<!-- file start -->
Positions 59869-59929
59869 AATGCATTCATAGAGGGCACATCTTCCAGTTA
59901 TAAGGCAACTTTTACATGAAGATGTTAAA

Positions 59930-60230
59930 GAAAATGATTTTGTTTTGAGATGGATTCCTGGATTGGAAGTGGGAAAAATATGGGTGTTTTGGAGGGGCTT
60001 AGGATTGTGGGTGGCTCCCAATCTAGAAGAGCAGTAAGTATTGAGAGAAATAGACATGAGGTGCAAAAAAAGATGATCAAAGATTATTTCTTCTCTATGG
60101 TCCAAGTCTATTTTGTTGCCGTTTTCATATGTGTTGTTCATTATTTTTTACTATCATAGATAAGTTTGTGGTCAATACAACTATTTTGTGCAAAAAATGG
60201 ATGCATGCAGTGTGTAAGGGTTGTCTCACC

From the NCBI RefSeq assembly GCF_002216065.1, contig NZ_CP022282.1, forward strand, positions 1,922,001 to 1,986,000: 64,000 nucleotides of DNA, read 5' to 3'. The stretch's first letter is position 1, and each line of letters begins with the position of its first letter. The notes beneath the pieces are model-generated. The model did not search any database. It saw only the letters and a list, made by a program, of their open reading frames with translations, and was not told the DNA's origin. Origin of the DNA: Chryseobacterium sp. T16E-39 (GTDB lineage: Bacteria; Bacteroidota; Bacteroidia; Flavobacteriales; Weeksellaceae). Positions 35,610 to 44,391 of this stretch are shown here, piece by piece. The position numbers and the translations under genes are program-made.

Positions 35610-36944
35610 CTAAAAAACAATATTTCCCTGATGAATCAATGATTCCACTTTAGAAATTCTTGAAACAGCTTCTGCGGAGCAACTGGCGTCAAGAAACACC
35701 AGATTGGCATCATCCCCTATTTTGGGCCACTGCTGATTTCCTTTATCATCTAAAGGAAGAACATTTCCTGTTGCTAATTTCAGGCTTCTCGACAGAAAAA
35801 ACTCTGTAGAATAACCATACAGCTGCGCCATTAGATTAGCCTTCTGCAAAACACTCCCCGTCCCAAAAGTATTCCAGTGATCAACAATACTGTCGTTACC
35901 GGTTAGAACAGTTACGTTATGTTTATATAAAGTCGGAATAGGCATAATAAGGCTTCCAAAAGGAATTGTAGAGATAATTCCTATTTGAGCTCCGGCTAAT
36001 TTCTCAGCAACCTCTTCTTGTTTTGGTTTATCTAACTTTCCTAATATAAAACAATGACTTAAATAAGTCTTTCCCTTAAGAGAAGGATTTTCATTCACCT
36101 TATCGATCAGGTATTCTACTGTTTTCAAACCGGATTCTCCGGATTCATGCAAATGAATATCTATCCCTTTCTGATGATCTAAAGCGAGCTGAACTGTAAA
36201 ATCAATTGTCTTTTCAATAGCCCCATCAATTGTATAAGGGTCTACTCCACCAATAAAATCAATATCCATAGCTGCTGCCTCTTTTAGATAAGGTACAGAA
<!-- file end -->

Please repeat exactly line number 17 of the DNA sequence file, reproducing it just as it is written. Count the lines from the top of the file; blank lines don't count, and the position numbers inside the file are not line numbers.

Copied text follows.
36201 ATCAATTGTCTTTTCAATAGCCCCATCAATTGTATAAGGGTCTACTCCACCAATAAAATCAATATCCATAGCTGCTGCCTCTTTTAGATAAGGTACAGAA